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I am trying to pass the name of a function into another function as an argument but I get an error: "TypeError: 'str' object is not callable". Here is a simplified example of the problem:

def doIt(a, func, y, z):
    result = z
    result = func(a, y, result)
    return result

def dork1(arg1, arg2, arg3):
    thing = (arg1 + arg2) / arg3
    return thing

def dork2(arg1, arg2, arg3):
    thing = arg1 + (arg2 / arg3)
    return thing

When I call doIt like so:

var = 'dork1'
ned = doIt(3, var, 4, 9)
print (ned)

I get:

Traceback (most recent call last):
   File "<pyshell#9>", line 1, in <module>
     ned = doIt(3, var, 4, 9)
   File "<pyshell#2>", line 3, in doIt
     result = func(a, y, result)
TypeError: 'str' object is not callable
share|improve this question
Rock on! globals() worked! Thank you all for your help. – Desmond Jul 28 '10 at 1:06
Noooo! Listen to Alex Martelli! He WROTE python in a nutshell! Don't resort to using an ugly hack that is rarely if ever needed to do something you can do cleanly! Learn to use the language correctly! – jeremiahd Jul 28 '10 at 1:14

If you want to pass the function's name, as you said and you're doing, of course you can't call it -- why would one "call a name"? It's meaningless.

If you want to call it, pass the function itself, that is, most emphatically not

var = 'dork1'

but rather

var = dork1

without quotes!

Edit: the OP wonders in a comment (!) how to get a function object given the function name (as a string). As it happens I just showed how to do that in a tutorial I taught at OSCON (from which I'm just back) -- get the slides from here and see page 47, "Lazy-loading callbacks":

class LazyCallable(object):
  def __init__(self, name):
    self.n, self.f = name, None
  def __call__(self, *a, **k):
    if self.f is None:
      modn, funcn = self.n.rsplit('.', 1)
      if modn not in sys.modules:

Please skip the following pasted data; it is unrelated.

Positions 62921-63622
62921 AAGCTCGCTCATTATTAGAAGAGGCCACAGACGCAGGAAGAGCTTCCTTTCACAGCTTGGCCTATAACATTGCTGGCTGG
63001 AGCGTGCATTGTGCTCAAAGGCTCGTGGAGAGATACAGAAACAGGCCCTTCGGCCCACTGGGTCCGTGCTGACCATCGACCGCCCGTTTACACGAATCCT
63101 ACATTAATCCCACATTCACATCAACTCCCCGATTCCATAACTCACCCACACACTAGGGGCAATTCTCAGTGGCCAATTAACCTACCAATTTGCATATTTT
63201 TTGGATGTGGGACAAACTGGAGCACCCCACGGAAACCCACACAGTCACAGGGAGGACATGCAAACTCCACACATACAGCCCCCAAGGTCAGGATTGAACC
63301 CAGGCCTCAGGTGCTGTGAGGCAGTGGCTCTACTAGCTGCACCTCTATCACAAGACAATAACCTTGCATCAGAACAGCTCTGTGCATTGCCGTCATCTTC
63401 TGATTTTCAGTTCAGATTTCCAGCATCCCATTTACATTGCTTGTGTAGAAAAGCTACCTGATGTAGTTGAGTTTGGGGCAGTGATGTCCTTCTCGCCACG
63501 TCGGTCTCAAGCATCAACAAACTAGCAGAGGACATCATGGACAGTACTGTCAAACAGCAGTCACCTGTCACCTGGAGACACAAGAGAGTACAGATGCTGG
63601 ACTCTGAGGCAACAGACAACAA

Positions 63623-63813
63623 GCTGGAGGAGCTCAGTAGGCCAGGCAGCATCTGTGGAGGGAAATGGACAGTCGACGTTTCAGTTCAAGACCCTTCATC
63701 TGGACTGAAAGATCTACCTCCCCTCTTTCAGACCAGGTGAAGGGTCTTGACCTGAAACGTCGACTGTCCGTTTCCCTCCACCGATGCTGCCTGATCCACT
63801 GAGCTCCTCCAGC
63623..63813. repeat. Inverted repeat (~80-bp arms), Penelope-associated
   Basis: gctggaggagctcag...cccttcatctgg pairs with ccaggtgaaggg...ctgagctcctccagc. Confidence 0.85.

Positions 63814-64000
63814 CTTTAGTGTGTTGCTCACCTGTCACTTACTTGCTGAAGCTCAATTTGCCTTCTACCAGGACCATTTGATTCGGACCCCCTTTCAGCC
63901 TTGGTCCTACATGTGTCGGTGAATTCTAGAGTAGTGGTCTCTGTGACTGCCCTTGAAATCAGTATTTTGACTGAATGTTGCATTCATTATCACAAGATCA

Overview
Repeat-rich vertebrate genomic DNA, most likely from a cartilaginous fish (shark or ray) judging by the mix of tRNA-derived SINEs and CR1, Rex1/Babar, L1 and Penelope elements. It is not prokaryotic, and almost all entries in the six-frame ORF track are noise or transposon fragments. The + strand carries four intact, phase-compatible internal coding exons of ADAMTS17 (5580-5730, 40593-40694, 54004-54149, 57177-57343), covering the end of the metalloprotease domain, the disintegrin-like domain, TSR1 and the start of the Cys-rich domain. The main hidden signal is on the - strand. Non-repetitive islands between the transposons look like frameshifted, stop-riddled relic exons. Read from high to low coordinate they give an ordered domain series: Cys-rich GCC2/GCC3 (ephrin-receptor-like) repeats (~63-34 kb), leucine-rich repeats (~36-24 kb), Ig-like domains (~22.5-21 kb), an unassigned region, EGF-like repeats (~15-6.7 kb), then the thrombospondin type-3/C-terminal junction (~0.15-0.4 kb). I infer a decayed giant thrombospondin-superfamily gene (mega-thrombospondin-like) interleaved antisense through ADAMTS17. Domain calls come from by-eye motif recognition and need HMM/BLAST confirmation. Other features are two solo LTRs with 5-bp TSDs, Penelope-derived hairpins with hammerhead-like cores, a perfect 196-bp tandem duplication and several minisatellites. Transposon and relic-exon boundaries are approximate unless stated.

self.f = getattr(sys.modules[modn],
    self.f(*a, **k)

So you could pass LazyCallable('somemodule.dork1') and live happily ever after. If you don't need to deal with the module of course (what a weird architecture that must imply!-) it's easy to adjust this code.

share|improve this answer
Desmond might be used to "php-style" function-name passing, which is putting a function name in a string and then passing that around and calling it, where it presumably get's evaled or something. shudder. – jeremiahd Jul 28 '10 at 1:05

Don't pass the name of a function.

Pass the function.

fun = dork1
ned = doIt(3, fun, 4, 9)
print (ned)
share|improve this answer
var = 'dork1'
ned = doIt(3, var, 4, 9)
print (ned)

In this example, var is a string. The doIt function "calls" its second argument (for which you pass var). Pass a function instead.

share|improve this answer
What if I get dork1 from a dictionary value which is stored as a string? How do I convert it to a function "object" (I know that isn't the correct terminology here) rather than a string so I can pass it in correctly? – Desmond Jul 28 '10 at 1:02
Check out the eval() function: docs.python.org/library/functions.html#eval – advait Jul 28 '10 at 1:03
Your dict value should just be the function object: funcs = {'first': dork1, 'second': dork2'} do not check out the eval function, unless you are sure you need it. and even then, you probably still don't need it. There is almost certainly a better solution. – jeremiahd Jul 28 '10 at 1:06
@jeremiahd is right -- the one good reason for the name-to-function translation which I present is to avoid loading many, many modules in order to set up a system of callbacks (it might slow down startup for no purpose if most of the callbacks may be unneeded in a given run -- lazy loading will "spread the load" beyond just startup time, and only make you "pay for what you use", which in some systems is a good tradeoff). – Alex Martelli Jul 28 '10 at 1:34

Functions are first-class objects in python. Do this:

var = dork1

If you must pass a string, such as user input, then:


will look up the function object.

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You probably shouldn't do this, but you can get the function using eval()

for example, to use len,

eval("len")(["list that len is called on"])
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If you have to pass it as a string you can call it with:

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I was thrilled to find this and I don't know if this was answered. My solution to this is as follows:

def doIt(func, *args):
   func_dict = {'dork1':dork1,'dork2':dork2}
   result = func_dict.get(func)(*args)
   return result

def dork1(var1, var2, var3):
   thing = (float(var1 + var2) / var3)
   return thing

def dork2(var1, var2, var3):
   thing = float(var1) + (float(var2) / var3)
   return thing

This can be run as follows:

func = 'dork2'
ned = doIt(func,3, 4, 9)
print ned
share|improve this answer
def run_function(function_name):

In this example, calling run_function(any_function) will call any_function().

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